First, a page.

Academic journal article European Research Studies

Ten Million New Turkish Voters in 2011: Where They Come from? How They Voted? What It Means for the Future?

Academic journal article European Research Studies

Ten Million New Turkish Voters in 2011: Where They Come from? How They Voted? What It Means for the Future?

Article excerpt

1. Introduction

Number of registered voters increased by 10.2 million, or 24 percent, between the 22 July 2007 and 12 June 2011 Turkish parliamentary elections. Almost one out of every five voters who cast a valid vote in 2011 was a new voter. Beside population increase, the switch to a system of automatic registration of all citizens eligible to vote was responsible for this. Still it raised eyebrows and made many to wonder whether an impropriety was involved, as the rise was a multiple times the corresponding increase between 3 November 2002 and 22 July 2007 parliamentary elections, which was only 1.3 million, or 3 percent. Why the change in the electorate was so high between the last two elections is one of the questions that need to be addressed to understand the outcome of the 2011 election and to predict future ones. Whether the participation rate changed after involuntary registration of so many people, whether the demographic and socio-economic make- up of the new voters, their geographical distribution, and their political leanings were similar to the rest of the electorate, are some others.

The voters up for grabs in the last election were not limited only to the new voters. In addition, 1.1 million people who supported the Young Party (GP) in 2007 had to make another choice in 2011 when their party did not enter the election and disappeared from the political scene. Furthermore, about 1.6 million of the 1.9 million people who supported the Democrat Party (DP) in 2007 deserted the party in 2011.2 Collectively, these constituted more than 6 percent of the valid votes cast in 2011. Understanding where they ended up is quite important also.

Although a number of recent studies analyzed the outcome of the 2011 election, such as Akarca (2011a, 2011b and 2011c), Aslan-Akman (2012), Balkan and Guney (2012), Carkoglu (2011 and 2012), Cinar (2011), Kubicek (2011), and Tezcur (2012), only the last one of these dealt with the issue of the new voters. Tezcur drew attention to the fact that in the south-eastern provinces the growth rate of the electorate was far more than the growth rate of the population and suggested correctly that this has worked against the incumbent party and in favour of the Kurdish nationalists. However, he did not go beyond that. None of the studies listed addressed how the former DP and GP voters were shared between the remaining parties and how the new voters in other areas voted.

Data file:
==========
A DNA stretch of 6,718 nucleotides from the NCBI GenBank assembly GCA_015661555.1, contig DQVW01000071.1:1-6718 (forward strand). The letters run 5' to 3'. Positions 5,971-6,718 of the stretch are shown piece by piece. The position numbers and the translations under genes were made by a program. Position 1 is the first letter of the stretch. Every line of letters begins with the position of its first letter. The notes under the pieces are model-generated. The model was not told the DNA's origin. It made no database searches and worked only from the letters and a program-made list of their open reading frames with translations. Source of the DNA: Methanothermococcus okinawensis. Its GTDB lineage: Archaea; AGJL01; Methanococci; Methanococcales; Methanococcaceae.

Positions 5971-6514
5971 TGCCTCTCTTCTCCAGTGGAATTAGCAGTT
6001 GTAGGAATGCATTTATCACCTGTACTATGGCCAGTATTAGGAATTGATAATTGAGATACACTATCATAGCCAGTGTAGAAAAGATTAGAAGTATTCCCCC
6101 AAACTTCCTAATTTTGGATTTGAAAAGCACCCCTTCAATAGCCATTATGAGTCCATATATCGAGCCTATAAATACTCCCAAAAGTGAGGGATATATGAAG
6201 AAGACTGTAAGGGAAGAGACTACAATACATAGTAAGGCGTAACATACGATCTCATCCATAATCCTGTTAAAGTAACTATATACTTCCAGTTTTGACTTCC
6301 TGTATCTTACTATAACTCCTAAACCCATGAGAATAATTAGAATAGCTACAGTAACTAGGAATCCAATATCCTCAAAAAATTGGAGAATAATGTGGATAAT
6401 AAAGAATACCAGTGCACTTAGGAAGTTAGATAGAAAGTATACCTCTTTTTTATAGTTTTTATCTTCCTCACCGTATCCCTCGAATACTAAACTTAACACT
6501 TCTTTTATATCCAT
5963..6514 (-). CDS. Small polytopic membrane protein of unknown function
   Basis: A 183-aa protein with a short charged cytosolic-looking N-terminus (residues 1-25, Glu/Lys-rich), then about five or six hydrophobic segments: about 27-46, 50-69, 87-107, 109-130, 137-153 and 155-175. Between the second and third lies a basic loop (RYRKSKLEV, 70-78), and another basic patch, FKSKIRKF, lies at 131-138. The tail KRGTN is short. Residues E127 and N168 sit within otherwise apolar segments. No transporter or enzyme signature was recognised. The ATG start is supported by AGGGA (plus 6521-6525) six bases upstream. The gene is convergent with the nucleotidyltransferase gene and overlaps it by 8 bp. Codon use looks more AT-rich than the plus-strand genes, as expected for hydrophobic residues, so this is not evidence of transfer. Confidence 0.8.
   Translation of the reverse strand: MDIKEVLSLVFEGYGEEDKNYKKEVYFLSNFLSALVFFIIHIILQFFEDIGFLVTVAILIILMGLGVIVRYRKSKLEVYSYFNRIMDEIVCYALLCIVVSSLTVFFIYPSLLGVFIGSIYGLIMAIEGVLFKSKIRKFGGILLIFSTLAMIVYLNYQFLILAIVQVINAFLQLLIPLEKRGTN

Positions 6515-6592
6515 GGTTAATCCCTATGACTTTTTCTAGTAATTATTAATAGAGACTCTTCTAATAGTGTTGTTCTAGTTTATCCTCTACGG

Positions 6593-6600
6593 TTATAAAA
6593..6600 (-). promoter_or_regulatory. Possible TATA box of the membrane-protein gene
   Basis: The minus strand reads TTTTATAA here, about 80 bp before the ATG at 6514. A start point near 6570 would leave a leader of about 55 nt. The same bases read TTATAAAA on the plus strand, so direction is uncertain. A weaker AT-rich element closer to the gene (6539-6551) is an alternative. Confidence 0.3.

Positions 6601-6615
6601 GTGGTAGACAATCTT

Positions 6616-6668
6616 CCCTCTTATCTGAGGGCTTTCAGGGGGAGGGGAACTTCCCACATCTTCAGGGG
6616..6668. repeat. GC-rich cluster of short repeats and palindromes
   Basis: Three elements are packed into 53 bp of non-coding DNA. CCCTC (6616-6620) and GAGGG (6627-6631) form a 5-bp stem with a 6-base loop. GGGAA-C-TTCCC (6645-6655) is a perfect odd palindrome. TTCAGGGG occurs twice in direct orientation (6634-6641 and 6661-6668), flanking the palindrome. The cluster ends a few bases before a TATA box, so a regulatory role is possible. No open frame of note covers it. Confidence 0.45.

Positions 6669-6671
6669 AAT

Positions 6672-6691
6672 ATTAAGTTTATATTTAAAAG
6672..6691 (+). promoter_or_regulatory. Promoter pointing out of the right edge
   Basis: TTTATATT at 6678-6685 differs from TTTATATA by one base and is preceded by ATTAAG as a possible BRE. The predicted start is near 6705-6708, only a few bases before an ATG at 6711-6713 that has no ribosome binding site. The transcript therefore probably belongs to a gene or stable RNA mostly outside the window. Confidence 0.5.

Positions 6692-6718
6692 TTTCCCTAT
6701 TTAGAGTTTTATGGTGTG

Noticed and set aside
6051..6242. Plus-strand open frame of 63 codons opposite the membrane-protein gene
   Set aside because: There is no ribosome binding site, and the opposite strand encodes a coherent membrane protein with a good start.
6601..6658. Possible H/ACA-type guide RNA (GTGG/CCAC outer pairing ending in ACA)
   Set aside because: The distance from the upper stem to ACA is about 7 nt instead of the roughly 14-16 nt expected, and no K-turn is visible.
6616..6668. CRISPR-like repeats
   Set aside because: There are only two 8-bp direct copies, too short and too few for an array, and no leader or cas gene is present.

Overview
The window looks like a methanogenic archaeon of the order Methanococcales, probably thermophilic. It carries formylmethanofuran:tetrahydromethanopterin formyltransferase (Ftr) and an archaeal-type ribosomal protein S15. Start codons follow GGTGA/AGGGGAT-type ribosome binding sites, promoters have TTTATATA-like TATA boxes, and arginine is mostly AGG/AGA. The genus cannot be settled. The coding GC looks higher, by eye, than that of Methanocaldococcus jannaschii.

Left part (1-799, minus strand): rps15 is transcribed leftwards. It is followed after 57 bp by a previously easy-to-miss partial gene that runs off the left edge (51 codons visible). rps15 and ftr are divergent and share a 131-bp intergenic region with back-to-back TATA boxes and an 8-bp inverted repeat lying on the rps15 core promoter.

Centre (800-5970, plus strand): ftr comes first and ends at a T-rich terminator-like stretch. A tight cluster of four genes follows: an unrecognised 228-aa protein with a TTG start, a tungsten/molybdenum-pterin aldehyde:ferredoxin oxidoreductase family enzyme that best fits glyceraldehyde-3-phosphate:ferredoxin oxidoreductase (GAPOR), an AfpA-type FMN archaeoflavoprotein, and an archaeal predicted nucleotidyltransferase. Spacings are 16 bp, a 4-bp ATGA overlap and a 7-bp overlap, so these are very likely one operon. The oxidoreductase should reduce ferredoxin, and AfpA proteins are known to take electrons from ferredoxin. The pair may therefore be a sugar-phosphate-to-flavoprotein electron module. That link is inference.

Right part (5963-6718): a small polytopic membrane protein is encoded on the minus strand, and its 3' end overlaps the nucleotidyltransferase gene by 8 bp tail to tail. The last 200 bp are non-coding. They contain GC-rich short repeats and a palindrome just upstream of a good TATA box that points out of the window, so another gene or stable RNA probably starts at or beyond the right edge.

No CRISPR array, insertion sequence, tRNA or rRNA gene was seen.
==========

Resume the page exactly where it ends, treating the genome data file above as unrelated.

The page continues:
The main purpose of the present study is to shed more light on the questions posed above. This will be done in section 2 with the aid of descriptive statistics. Then in section 3, through rigorous econometric methods, how the new votes cast in 2011 and votes cast by former supporters of the DP and GP were distributed among the major parties, the Justice and Development Party (AKP), the Republican People's Party (CHP), the Democratic Left Party (DSP), Nationalist Action Party (MHP) and the Peace and Democracy Party (BDP) will be studied. (3) Finally in the last section, conclusions reached will be discussed. Our analysis will be based on data at the national, regional and provincial levels. Another purpose of our study is to show how macro data can provide an alternative to micro data in answering the questions mentioned.

2. Source of New Voters

Those who reached voting age in 2011 (14 to 17 years olds at the time of the 2007 election), made up a large portion of the increase in registered voters. However another reason for the increase was the switch in 2008 to a system of automatic registration of all citizens eligible to vote without any effort on their part. (4) Consequently, many people who usually do not or cannot participate in the political process got registered. Of them, 2.4 million were citizens residing abroad. Until now, such persons are allowed to vote only in parliamentary elections and only if they happen to enter or exit Turkey during one-month period preceding the election. …

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